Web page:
I guess I might as well jump in here on the subject of concrete exploding under
First of all I am a certified concrete technician with nearly 30 years
experience and have designed numerous concrete structures, including tower
bases and water tank foundations.
Concrete is a hydrated crystalline material. The crystal structure combines
several inorganic elements with water molecules. When concrete hardens it does
not ?dry? it becomes rigid as the crystal structure forms. None of the water in
the concrete mixture is lost. The crystallization process is very slow. About
60% will be completed in a week and nearly 90% in a month. Theoretically it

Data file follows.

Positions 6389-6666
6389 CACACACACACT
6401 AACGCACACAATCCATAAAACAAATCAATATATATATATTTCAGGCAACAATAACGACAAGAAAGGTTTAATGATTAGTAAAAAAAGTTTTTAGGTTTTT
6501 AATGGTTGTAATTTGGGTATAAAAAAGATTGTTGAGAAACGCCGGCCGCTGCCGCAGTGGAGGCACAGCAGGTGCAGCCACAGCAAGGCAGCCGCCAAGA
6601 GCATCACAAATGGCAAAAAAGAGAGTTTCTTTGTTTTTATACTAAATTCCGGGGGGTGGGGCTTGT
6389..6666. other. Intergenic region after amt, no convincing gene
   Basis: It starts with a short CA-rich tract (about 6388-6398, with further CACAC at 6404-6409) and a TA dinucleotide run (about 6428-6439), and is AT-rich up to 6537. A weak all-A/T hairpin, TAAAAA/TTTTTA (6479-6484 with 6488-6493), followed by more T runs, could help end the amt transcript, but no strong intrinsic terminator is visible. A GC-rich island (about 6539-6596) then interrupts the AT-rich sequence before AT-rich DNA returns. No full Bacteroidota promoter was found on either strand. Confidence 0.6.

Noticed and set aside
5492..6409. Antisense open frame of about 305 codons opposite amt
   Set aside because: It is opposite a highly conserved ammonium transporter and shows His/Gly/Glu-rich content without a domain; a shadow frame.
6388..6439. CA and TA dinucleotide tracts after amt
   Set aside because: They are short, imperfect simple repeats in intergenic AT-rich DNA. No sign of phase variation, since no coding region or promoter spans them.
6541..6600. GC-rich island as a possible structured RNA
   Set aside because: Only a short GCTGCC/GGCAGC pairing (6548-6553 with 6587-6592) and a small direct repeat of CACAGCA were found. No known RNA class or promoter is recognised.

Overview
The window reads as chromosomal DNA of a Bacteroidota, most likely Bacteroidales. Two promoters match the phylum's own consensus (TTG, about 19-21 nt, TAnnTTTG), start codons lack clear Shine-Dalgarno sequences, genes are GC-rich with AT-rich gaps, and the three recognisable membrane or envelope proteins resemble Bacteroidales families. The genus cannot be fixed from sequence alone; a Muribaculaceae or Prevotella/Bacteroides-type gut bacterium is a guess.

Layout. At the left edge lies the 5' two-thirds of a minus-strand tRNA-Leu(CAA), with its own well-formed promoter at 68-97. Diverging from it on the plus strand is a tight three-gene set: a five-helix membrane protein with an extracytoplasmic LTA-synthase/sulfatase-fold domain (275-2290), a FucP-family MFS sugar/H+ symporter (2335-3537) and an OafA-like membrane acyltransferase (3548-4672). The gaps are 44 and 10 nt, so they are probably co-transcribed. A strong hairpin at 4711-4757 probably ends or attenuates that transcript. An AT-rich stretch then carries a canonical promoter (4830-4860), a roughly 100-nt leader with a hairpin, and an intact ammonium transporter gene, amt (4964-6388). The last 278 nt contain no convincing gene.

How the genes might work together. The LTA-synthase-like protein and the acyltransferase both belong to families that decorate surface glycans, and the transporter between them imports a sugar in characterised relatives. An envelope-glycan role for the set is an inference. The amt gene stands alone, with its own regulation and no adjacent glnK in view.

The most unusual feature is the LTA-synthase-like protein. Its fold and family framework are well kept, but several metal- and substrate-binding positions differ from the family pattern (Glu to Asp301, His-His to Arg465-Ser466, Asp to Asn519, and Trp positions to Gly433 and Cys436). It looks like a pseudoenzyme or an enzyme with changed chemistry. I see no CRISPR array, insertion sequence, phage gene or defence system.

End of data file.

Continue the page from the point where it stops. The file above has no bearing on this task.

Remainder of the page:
never reaches completion.
The point is, concrete contains water; a lot of it, in the crystal structure.
It also contains metallic elements. When a sufficiently powerful electric
field is imposed on the crystal structure it begins to break down and becomes
conductive. The water molecules in its structure begin to be released and will
flash into water vapor. As one person stated, this can happen in 40 year old
concrete that is as dry as a bone.
The final analysis is that you must not, under any circumstance, permit an
electric current to run through the concrete. Even if a good conductor is
embedded in the concrete, a lightning strike will cause current to flow in the
concrete immediately in contact with the conductor and the degradation process
will take place.
Ground rods and conductors should always be placed outside the concrete
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